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Ecology and salmon related articles

Pikeminnow Anglers Earn
Big Dollars and Save Salmon

by Bonneville Power Administration
Salem-News, October 28, 2011

Portland, Ore. - Anglers participating in a special reward program this year caught more than 155,000 northern pikeminnow, saving an estimated 4 million young salmon and steelhead from getting eaten by the hungry predators.

The Northern Pikeminnow Sports Reward Program pays cash for catching and removing the voracious fish from the Columbia and Snake rivers, reducing their consumption of juvenile salmon. The top angler in 2011 earned $66,478 during the six-month season. The second place fisherman brought in $60,742. Anglers also caught 156 pikeminnow that were specially tagged and worth up to $500 each.

"This program is not only good for salmon, it provides an opportunity to earn income, which is especially important during these tough economic times," said Russell Porter, senior program manager for the Pacific States Marine Fisheries Commission. "We appreciate the effort of all those anglers who participated, and we look forward to another successful year in 2012."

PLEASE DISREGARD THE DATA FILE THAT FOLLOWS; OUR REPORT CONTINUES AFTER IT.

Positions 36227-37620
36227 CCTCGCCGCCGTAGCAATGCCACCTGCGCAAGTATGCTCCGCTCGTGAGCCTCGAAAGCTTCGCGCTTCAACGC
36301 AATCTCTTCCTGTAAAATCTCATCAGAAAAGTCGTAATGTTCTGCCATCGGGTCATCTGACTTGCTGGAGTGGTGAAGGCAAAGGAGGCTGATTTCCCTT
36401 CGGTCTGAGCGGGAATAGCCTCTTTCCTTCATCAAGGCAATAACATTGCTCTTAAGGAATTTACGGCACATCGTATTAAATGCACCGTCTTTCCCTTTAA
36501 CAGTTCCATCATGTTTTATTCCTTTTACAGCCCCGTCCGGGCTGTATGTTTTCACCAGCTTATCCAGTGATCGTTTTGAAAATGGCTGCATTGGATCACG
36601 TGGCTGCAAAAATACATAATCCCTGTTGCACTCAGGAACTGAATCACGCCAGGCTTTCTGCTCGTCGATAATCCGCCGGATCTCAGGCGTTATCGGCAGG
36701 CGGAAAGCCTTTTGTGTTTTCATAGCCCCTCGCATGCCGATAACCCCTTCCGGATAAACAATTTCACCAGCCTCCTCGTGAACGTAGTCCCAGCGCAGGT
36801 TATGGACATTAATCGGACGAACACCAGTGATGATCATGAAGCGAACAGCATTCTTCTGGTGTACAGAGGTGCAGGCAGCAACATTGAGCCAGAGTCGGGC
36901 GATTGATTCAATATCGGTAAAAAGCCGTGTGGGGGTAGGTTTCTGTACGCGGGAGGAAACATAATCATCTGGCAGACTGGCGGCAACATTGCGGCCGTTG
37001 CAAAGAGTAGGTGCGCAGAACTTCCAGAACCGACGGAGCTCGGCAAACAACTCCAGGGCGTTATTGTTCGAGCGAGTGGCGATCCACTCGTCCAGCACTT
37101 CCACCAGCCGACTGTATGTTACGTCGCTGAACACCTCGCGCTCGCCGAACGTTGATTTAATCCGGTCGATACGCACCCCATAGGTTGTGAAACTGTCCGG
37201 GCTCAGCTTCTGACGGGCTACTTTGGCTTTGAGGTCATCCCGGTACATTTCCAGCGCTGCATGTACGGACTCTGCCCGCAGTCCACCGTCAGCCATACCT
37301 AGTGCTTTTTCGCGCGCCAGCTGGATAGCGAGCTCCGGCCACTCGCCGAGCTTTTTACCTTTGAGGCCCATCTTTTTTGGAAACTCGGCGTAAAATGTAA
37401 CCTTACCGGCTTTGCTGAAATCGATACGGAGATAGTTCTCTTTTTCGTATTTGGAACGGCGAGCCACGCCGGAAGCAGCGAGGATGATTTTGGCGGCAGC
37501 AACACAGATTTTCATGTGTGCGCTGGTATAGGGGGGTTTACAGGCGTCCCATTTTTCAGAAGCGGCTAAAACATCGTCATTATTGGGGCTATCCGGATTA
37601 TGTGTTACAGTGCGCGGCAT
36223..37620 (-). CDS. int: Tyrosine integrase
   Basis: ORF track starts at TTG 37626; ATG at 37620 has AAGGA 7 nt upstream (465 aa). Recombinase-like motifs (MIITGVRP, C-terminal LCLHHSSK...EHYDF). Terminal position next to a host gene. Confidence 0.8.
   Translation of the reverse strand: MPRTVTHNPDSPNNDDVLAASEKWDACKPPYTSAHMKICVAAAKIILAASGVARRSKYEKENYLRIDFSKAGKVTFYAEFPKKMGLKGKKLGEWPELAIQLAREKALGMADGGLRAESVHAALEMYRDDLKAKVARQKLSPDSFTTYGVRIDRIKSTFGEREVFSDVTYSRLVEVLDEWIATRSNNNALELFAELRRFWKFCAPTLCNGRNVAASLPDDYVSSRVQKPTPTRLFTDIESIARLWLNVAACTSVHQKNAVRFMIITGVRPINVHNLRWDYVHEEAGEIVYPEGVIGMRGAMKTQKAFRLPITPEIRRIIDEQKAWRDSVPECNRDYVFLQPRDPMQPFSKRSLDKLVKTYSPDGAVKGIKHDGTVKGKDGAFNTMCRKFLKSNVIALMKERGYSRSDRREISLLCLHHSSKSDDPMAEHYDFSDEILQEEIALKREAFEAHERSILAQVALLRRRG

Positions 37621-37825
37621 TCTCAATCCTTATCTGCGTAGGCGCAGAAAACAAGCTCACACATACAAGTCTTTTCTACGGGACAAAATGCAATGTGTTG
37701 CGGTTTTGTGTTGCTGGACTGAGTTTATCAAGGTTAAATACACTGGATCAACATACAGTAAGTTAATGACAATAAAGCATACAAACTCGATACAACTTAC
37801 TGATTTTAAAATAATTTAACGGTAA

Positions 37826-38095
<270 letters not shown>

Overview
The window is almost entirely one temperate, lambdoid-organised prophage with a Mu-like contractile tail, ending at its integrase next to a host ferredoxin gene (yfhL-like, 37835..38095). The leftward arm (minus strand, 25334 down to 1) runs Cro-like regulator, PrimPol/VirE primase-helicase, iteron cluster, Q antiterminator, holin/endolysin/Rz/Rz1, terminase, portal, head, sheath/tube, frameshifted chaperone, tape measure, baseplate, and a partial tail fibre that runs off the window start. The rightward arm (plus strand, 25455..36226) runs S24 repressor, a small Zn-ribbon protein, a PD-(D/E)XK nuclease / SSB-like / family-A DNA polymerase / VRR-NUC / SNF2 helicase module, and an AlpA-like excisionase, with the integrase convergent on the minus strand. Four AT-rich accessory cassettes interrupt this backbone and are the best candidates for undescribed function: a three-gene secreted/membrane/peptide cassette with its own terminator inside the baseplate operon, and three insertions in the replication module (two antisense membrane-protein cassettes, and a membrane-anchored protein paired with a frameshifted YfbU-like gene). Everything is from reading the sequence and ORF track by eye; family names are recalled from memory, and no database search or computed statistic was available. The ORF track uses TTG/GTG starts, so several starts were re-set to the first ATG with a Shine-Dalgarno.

Anglers get paid $4 to $8 for northern pikeminnow nine inches and larger caught in the lower Columbia (river mouth to Priest Rapids Dam) and Snake (river mouth to Hells Canyon Dam) rivers. The more pikeminnow an angler catches, the more the fish are worth.

The annual program started May 1 and was originally scheduled to close Sept. 30. Program managers extended the season through Oct. 16, 2011. The extension resulted in rewards to anglers for catching more than 7,000 additional northern pikeminnow.

Since 1991, more than 3 million pikeminnow have been removed from the Snake and Columbia rivers through the sport reward program. Last year, anglers caught approximately 174,000 pikeminnow. The harvested fish are processed into fertilizer and poultry food.

The program is administered by the Pacific States Marine Fisheries Commission and is funded by the Bonneville Power Administration. Get more information at

BPA is a nonprofit federal agency that markets renewable hydropower from federal Columbia River dams, operates three-quarters of high-voltage transmission lines in the Northwest and funds one of the largest wildlife protection and restoration programs in the world. BPA and its partners have also saved enough electricity through energy efficiency projects to power four large American cities. For more information, contact us at 503-230-5131 or visit our website at

Bonneville Power Administration
Pikeminnow Anglers Earn Big Dollars and Save Salmon
Salem-News, October 28, 2011

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